John Roebuck, the son of a master cutler, was born in Sheffield in 1718. Coming from a family of known dissenters, i.e. those who opposed the views of the established church, the normal channels of education were not open to him. He at first attended Philip Dodridge’s Academy in Northampton, where he quickly established himself as a gifted pupil, and then to Edinburgh University, where he studied medicine and chemistry. In 1738 he went on to the University of Leyden in Holland and graduated in 1743. Roebuck then returned to Birmingham where he set up a medical practice. However, he soon commenced experiments into industrial chemistry and this path led him into contact with local businessman, Samuel Garbett. Abandoning medicine, he, along with Garbett, set up a company, thought to have been for the recovery, using acid, of precious metals from old plated goods. Roebuck, using some of the knowledge gained at Leyden, then came up with an idea to mass-produce sulphuric acid. This involved the use of large lead tanks instead of the normal, fragile, glass retorts. The Birmingham Vitriol Manufactory, soon brought the partners a respectable income. However, the owner of the basic patent for the manufacture of sulphuric acid soon took legal action against them. It is thought that to avoid the English courts of law, the partners, in 1749, relocated to Prestonpans in Scotland. There they established the Prestonpans Vitriol Manufactory. In this east coast town, they came into contact with businessman William Cadell of Cockenzie.
It would seem, according to later events, that the pair were eager to diversify into any profitable project that materialised. Garbett, in 1751, was first to join with Cadell in establishing the Prestonpans Pottery. There is also evidence to suggest that the trio had also planned to embark in a “copperas plan”, the chemical outcome used in inks, tanning and in the coating of iron guns. This was abandoned for the adventure which became the smelting of iron using coked pit coals. It was Roebuck who experimented with the Darby method, and who was responsible for the eventual layout of the foundry near Falkirk, which became the mighty Carron Works. He also latterly gave it the name – The Carron Company, based on his inspiration in Shropshire – The Coalbrookdale Company.
However, even as the project at Carron was underway, John Roebuck got involved in a useless scheme mining coal at Bo’ness. This soon involved him more and more to the detriment of his interest at Carron. It was due to his ever-flooding coal pit that encouraged him to bring young James Watt to Bo’ness with the expectation of an efficient steam engine to pump out the water from the pit. At this stage Roebuck was living in Kinneil House, one of the family homes of the Duke of Hamilton, and Watt’s workshop there remains as a picturesque ruin. However, his debts soon consumed him and he was forced to pull out of the Carron Company partnership and his share in Watt’s invention. Bankruptcy followed. He spent the remainder of his life struggling with the coal business for which he was paid a wage. He also founded the Bo’ness Pottery Company in 1784.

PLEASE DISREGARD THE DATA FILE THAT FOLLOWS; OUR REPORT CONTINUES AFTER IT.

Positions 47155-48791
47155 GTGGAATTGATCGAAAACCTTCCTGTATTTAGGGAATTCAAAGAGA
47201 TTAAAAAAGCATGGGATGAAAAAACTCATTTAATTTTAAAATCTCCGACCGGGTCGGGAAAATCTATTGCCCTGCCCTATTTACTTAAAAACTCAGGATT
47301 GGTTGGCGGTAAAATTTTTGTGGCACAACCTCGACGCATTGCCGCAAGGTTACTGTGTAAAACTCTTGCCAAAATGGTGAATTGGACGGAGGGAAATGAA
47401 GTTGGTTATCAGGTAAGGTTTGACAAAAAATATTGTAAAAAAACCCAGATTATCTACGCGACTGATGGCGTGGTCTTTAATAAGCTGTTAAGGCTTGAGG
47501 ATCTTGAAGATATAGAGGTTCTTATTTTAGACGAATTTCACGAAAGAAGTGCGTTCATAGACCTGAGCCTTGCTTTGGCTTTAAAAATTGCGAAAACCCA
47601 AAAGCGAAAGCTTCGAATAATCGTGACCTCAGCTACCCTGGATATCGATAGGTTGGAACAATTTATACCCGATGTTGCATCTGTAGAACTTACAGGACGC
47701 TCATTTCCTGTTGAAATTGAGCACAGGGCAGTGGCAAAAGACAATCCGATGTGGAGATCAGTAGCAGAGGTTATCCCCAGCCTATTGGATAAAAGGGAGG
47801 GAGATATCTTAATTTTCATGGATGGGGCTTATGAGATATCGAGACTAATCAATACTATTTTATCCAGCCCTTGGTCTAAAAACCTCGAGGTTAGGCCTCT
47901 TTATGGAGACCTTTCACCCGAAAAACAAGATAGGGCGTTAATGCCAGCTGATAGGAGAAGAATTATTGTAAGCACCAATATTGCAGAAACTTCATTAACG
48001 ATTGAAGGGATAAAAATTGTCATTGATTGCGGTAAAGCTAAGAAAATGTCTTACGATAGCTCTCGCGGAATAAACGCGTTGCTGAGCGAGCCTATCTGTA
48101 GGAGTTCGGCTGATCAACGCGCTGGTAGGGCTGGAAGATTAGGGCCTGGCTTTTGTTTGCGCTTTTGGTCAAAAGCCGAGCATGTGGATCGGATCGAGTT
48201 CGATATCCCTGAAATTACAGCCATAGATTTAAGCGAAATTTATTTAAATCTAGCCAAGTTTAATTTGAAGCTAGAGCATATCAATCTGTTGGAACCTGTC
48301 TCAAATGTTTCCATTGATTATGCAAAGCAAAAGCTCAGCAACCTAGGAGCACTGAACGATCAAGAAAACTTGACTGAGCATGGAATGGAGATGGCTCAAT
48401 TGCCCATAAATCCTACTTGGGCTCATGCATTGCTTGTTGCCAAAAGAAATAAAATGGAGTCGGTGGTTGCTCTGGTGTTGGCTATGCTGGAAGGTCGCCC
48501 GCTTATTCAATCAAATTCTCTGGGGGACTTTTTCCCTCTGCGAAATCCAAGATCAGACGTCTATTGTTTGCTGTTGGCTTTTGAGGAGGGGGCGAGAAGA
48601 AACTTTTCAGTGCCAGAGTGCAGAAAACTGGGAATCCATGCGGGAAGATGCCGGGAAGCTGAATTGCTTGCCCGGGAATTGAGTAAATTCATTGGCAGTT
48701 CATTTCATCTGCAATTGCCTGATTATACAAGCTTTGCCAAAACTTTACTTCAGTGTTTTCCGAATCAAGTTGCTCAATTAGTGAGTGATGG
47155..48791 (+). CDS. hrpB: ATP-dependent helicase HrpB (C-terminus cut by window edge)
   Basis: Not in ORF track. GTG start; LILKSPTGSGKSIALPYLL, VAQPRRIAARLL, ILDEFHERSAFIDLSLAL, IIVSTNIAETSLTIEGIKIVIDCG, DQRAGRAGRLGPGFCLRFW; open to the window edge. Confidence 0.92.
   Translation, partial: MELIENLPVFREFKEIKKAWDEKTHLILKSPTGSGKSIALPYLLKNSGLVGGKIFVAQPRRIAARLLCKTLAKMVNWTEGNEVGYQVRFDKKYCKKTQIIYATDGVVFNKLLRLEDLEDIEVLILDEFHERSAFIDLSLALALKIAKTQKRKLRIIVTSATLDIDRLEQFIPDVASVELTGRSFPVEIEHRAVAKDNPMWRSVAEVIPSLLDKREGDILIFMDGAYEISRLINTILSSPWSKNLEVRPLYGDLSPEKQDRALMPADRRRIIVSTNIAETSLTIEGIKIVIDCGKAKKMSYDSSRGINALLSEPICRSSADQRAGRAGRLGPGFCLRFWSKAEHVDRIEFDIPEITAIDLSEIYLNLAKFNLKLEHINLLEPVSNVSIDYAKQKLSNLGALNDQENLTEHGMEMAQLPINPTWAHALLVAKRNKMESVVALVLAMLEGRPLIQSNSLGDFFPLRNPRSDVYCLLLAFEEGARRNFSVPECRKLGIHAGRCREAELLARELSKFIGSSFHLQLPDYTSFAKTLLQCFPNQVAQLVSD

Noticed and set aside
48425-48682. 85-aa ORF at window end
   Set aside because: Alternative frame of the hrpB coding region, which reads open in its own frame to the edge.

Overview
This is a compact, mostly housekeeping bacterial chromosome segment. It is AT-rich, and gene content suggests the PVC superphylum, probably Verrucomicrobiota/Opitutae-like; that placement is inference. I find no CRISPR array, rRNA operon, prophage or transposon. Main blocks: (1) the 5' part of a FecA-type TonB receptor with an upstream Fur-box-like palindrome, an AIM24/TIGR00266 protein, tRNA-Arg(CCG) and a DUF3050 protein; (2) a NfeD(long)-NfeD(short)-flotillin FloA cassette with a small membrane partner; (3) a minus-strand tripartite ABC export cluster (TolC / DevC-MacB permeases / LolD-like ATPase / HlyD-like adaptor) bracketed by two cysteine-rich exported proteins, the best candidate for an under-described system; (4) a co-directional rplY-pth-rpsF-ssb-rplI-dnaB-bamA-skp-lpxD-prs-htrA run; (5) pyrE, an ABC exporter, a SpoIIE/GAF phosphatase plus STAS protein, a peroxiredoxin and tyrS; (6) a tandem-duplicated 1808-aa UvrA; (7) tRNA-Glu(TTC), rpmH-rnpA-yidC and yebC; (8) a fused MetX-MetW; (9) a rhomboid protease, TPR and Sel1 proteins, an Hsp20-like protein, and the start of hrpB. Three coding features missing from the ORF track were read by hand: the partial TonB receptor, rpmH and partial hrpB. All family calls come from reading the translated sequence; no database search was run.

No image of Dr Roebuck survives but we do have this description of him:
He was a man of middle stature, square in frame without being stout, ruddy in complexion with finely modelled features, which a bright hazel eye made luminous and pleasant. Attired for the most part in faded black he, when at Carron, and not in chatty converse with the more intelligent of the skilled workmen whom he brought there from time to time, was often to be found musing on the banks of the river Carron. Freemasonry took his interest, he was a member of Lodge Pythagoric at Bo’ness.
Dr Roebuck died on the 15th of July 1794 and his body was laid to rest in the Carriden Churchyard where friends erected a tombstone inscribed with his virtues. The text ends with these words:- “…… under this tombstone lies no ordinary man, John Roebuck MD.”
Brian Watters (2006)